# How to compute the wavelet approximation of a function?

For the function $f(x)=x$, how to compute the wavelet approximation using Haar basis?

I'm new to wavelet, I'm looking for a package which will do something like this

from mpmath import *
mp.dps = 15; mp.pretty = True
nb_coeff = 3
interval = [0, 10]
fct = lambda x : x
fourier_coef = fourier(fct, interval, nb_coeff)
fourier_series_apx = lambda x: fourierval(fourier_coef, interval, x)


Can this be done with pywavelets on an Haar basis?
Or, is there another library which will produce the functionality above for Haar wavelet?

Edit
Suspecting that their maybe no package which provides the functionality above, I tried to roll my own.
My implementation currently doesn't work and I asked a question here.

• How do you want to represent $f$ and its approximation in your code? As far as I can see it, pywavelets uses discrete representations.
– Jan
Oct 23, 2013 at 11:45
• @Jan I want to represent $f$ trough its truncated Haar series. I do this to learn about wavelet and see how well they approximate different function. I though maybe pywavelets had this functionality, but you are probably right that it only focus on discrete transform.
– user729
Oct 23, 2013 at 12:02
• I was more on, whether $f$ is given as a discrete vector of values or, e.g., as a symbolic expression. If it is a vector, you can use pywavelets (forward DWT, truncation, backward DWT). If it is an expression, you may want to sample it and use pywavelets. This will give you an idea of how well the approximation will be. You can also implement the expansion into the (truncated) Haar basis by yourself using numerical or symbolic integration. Though, there should by modules around that have this functionality.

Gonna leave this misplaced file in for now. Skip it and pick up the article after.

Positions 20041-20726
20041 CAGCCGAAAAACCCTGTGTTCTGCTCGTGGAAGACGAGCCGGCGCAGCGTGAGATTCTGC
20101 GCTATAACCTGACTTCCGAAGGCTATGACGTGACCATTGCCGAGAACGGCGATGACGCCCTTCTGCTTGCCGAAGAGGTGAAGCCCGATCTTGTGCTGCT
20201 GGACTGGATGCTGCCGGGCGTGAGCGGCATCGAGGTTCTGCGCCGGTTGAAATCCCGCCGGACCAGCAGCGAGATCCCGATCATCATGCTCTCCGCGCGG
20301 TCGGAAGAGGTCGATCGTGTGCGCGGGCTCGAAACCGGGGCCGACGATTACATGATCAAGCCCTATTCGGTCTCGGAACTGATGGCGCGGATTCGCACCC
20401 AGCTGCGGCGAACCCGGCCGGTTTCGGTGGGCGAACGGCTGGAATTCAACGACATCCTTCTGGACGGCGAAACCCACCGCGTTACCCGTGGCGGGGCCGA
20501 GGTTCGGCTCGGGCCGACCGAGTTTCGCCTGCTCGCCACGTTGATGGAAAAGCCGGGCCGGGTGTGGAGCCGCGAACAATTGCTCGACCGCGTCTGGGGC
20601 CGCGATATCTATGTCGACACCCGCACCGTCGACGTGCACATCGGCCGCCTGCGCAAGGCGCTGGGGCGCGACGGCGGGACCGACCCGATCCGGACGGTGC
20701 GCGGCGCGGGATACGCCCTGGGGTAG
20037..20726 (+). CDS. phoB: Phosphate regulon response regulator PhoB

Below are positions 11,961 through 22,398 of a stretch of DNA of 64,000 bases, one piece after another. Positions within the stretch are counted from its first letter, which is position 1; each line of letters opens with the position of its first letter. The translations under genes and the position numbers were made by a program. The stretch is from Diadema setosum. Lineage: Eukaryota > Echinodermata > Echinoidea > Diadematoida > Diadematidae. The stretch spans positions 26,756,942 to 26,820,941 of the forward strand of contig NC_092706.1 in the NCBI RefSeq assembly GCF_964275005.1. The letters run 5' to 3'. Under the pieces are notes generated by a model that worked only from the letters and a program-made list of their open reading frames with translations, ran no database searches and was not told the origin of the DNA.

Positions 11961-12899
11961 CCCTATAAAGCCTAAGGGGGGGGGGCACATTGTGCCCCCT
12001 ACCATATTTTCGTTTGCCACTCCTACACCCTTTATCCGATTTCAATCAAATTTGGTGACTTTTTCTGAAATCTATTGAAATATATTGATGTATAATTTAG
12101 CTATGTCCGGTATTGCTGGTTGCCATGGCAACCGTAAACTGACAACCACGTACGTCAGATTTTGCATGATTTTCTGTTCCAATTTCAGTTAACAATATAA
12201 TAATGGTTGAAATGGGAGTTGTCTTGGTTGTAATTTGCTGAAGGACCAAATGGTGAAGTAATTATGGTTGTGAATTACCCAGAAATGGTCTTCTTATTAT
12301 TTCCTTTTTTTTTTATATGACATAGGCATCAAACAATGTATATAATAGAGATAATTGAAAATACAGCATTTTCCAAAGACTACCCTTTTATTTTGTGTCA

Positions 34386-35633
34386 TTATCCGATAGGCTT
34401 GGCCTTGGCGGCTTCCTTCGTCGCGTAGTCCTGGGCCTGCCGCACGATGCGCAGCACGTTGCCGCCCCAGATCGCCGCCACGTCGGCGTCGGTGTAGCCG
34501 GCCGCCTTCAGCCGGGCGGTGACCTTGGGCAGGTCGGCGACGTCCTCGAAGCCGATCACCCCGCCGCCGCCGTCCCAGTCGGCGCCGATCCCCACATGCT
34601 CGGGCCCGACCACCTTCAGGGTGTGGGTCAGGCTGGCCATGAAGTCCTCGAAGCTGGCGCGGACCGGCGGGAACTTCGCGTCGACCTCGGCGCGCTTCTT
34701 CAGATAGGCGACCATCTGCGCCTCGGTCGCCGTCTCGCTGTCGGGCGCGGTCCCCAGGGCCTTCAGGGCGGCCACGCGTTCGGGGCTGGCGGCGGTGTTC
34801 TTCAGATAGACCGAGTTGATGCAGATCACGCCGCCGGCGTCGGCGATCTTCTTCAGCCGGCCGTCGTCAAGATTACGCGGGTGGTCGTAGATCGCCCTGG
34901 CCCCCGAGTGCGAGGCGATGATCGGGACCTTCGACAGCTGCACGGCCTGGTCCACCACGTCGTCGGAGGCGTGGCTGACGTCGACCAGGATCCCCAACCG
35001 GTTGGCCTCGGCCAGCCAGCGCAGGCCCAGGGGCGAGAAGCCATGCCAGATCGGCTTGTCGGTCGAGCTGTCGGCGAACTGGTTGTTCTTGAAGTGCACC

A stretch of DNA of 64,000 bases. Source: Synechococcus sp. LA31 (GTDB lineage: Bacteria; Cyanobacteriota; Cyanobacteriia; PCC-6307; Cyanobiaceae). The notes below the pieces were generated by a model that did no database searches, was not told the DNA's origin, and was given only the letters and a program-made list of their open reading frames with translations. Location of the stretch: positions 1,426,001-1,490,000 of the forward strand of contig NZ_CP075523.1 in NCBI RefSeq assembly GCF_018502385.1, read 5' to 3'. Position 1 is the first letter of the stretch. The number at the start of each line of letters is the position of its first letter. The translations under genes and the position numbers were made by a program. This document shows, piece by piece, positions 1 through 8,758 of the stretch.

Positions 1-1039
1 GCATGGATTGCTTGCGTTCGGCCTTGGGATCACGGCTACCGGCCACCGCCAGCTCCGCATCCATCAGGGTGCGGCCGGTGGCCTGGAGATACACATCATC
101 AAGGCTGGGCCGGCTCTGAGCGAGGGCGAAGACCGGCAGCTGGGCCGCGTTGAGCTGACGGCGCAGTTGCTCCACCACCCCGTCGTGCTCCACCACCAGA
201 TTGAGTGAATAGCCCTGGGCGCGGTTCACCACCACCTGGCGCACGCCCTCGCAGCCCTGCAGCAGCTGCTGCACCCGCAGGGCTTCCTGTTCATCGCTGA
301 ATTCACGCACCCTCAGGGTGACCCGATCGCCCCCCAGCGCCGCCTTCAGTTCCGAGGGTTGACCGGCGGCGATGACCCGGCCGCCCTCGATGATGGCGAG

– Jan
Oct 23, 2013 at 12:21
• I have had a look at your implementation. Conceptually you seem right. However, the case $j=1$ and, maybe all others, is probably wrong by a scaling factor, unless $N=10$, i.e. your length of the interval. You should check that the generated basis functions are indeed orthonormal. How do you compute the integrals? Your plot looks to me like aliasing. I have once (hard) coded the first $64$ Haar wavelets on the interval $(0,te)$. It is Matlab but maybe it helps you a bit.
– Jan
Oct 24, 2013 at 9:19
– Jan
Oct 25, 2013 at 14:13

This is pure haar scaling function approximation of $f(t)$ $$f(t)=\sum_{k=-\infty}^{\infty}a_k\phi(2^jt-k)$$ where $$\phi(t) = \begin{cases}1 \quad; 0 \leq t < 1,\\0\quad;\mbox{otherwise.}\end{cases}$$ is haar scaling function, $j$ scaling aparameter, $k$ translation parameter and the coefficients $$a_k=\int f(t)\phi(2^jt-k)dt$$ So on our case if $f(t)=t$, for $k\in \mathbb{Z}$ and for $j=0$ we have to compute $a_k=\int f(t)\phi(t-k)dt$. We know $\phi (t-k)=1$ for $t\in [k,k+1)$ and zero elsewhere. So we only integrate over $[k,k+1)$. $$a_k=\int_{k}^{k+1} t \phi(t-k)dt=\frac{2k+1}{2}$$ Hence we have $$f(t)=\frac12\sum_{k=-\infty}^{\infty}(2k+1)\phi(t-k)$$ The following script plots haar approximation versus given function $f(x)=x$

import numpy as np
import matplotlib.pyplot as plt

def init(x,j,k):